New Prices, Challenges, and Opportunities in the Next Wave of Unconventional Resource Development
- Hans-Christian Freitag (Baker Hughes)
- Document ID
- Society of Petroleum Engineers
- Journal of Petroleum Technology
- Publication Date
- February 2015
- Document Type
- Journal Paper
- 20 - 22
- 2015. Copyright is retained by the author. This document is distributed by SPE with the permission of the author. Contact the author for permission to use material from this document.
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A few months ago, discussions about sustainability in the oil and gas industry focused on the environmental effects of shale oil and gas development. While technology had enabled the “first wave” of the unconventional resource revolution that swept North America and propelled it toward energy independence, concerns about the usage of water and chemicals and the environmental effect of large numbers of wells signaled the need for new thinking to address these concerns.
How quickly times have changed! While safety and environmental sustainability remain at the top of operational considerations, the precipitous drop in global oil prices has added another key question to the mix: At what price do unconventional plays cease to be economically sustainable? Basin-related, break-even prices are now top agenda items at planning and budgeting meetings. No longer are we discussing efficient well delivery, improving completion effectiveness and fracturing designs, and increasing estimated ultimate recovery as changes we should make. These are changes we now must make to boost production, ensure sustainable cash flow, and increase booked reserves during the “next wave” of unconventional resource development.
The high oil prices of the past several years shielded the industry from inefficiencies that were “built in” to the first wave of unconventional development. Of the hundreds of thousands of shale wells that have been drilled and hydraulically fractured, many have been significantly less productive than expected, delivering typical recovery factors below 10%. Despite these less-than-optimal recovery factors, efficiency remained our industry’s key focus of innovation in the unconventional plays. In fact, factory drilling of a large number of wells and geometric fracturing along the lateral continues to represent the most popular approach to developing unconventional assets. But with oil prices below USD 50/bbl, is drilling and stimulating more wells at lower cost really the solution for long-term economic sustainability of unconventional plays?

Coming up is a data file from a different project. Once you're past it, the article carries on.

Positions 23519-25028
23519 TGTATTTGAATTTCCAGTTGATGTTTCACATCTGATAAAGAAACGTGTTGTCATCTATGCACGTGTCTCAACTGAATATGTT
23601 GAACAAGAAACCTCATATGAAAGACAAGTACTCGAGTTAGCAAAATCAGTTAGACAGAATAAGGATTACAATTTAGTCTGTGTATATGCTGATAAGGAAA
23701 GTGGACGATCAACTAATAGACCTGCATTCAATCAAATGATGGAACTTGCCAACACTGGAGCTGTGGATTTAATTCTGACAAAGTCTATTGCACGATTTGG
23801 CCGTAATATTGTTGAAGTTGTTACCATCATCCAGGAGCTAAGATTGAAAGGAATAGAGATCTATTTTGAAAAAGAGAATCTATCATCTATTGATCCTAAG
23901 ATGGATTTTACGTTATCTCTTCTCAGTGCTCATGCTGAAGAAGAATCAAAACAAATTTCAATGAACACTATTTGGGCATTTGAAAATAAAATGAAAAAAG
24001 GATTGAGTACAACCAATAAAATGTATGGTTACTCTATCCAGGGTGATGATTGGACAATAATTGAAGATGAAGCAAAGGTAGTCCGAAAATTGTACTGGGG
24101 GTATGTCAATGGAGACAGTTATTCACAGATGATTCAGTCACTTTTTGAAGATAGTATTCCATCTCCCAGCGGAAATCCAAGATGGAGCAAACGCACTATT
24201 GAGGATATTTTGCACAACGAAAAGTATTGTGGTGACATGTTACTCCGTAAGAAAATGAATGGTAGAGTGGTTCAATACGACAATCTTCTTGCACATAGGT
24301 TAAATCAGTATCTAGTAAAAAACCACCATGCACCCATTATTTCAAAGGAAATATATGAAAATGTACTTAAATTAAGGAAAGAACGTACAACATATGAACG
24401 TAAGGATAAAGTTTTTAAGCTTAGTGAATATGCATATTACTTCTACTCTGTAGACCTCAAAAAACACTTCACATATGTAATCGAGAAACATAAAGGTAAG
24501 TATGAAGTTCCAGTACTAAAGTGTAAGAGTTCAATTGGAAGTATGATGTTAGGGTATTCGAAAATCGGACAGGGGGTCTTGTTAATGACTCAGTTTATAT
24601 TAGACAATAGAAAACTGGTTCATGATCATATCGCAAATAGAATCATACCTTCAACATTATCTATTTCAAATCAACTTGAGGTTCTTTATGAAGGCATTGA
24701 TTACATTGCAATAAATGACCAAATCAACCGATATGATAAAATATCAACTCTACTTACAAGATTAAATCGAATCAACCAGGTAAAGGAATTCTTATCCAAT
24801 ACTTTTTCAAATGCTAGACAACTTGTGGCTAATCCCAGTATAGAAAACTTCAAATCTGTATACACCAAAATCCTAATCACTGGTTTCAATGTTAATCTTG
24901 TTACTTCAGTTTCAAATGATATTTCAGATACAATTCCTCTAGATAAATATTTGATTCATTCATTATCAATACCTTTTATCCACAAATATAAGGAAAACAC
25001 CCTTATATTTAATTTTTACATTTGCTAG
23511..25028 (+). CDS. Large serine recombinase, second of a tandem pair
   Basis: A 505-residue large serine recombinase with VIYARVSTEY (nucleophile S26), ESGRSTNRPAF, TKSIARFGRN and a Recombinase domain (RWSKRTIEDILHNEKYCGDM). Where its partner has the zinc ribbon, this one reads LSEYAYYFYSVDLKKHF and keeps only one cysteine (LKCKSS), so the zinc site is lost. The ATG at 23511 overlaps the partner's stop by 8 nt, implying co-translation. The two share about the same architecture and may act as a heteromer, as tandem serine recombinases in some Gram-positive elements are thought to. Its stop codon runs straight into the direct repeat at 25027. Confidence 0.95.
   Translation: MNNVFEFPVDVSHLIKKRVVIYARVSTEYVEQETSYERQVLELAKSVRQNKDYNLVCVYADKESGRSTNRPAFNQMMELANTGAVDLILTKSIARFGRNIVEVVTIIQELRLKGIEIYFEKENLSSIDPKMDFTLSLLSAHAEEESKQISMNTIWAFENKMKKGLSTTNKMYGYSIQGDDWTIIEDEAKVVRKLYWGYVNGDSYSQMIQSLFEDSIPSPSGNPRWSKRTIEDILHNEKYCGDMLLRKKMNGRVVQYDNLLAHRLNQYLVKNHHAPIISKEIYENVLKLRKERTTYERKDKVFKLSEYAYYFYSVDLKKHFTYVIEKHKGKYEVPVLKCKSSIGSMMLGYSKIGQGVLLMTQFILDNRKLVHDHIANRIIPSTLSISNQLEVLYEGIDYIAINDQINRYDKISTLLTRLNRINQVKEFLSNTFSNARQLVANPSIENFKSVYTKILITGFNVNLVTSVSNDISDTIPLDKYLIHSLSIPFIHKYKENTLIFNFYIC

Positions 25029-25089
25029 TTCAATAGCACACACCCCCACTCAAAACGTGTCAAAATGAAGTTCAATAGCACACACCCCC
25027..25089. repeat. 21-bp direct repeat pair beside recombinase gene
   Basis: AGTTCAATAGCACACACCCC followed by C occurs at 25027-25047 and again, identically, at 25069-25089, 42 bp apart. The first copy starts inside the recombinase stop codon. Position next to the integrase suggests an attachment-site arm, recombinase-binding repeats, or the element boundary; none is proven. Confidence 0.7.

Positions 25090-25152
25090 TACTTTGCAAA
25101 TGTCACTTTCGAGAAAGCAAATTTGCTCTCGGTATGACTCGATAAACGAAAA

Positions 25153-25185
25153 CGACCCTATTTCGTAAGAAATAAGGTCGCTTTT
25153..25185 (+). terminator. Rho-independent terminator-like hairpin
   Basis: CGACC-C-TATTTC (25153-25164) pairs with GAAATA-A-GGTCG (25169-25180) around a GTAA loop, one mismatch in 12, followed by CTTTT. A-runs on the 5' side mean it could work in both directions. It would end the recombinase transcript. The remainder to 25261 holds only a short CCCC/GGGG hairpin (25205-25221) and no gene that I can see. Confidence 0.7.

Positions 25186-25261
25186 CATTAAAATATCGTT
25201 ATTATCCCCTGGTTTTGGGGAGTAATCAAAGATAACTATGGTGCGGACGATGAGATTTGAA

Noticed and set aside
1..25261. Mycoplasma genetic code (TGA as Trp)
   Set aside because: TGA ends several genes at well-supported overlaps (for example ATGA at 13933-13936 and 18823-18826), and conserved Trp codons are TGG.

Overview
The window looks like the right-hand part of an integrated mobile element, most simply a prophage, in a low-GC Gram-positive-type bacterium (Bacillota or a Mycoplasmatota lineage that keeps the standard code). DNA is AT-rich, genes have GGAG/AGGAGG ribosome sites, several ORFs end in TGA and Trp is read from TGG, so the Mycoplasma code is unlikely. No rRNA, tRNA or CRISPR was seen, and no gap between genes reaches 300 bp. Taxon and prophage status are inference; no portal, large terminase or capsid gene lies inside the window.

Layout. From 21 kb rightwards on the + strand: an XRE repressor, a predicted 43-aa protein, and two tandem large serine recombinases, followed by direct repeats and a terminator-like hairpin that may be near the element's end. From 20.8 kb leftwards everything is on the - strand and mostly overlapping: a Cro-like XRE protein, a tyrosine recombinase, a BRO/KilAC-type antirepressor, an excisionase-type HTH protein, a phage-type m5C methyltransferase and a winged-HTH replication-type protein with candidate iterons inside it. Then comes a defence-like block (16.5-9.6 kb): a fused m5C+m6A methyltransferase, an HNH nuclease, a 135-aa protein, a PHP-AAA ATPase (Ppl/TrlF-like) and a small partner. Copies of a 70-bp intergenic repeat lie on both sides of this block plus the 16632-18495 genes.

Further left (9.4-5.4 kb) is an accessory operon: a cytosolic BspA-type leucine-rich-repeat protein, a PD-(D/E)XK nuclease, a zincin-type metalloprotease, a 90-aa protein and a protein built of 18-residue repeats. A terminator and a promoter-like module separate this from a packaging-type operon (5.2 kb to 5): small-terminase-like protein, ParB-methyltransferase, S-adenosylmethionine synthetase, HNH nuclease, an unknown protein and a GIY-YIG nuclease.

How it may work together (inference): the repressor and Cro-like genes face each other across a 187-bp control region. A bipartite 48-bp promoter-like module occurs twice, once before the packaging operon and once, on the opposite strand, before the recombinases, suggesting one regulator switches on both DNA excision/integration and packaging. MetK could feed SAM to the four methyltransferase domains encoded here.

As an industry, it is critical that we start thinking about these unconventional assets differently. Large numbers of unconventional wells drilled in the past 5 to 7 years are now reaching the low end of the production curve and are ripe for rejuvenation. And the industry has already seen some positive results from rejuvenation efforts including wellbore cleanup, installation of artificial lift, and restimulation. Many of these projects have been effective at generating production rates that equal or even exceed the well’s initial production with less rapid decline rates.
But we can still do better. By using brainpower rather than horsepower.
Embracing an approach to unconventional rejuvenation that is grounded in science and fact will let us drive production and efficiency simultaneously. The key is developing a workflow that creates value through enhanced understanding of the reservoir rock and the reasons behind poor well performance, and then executing on that workflow.
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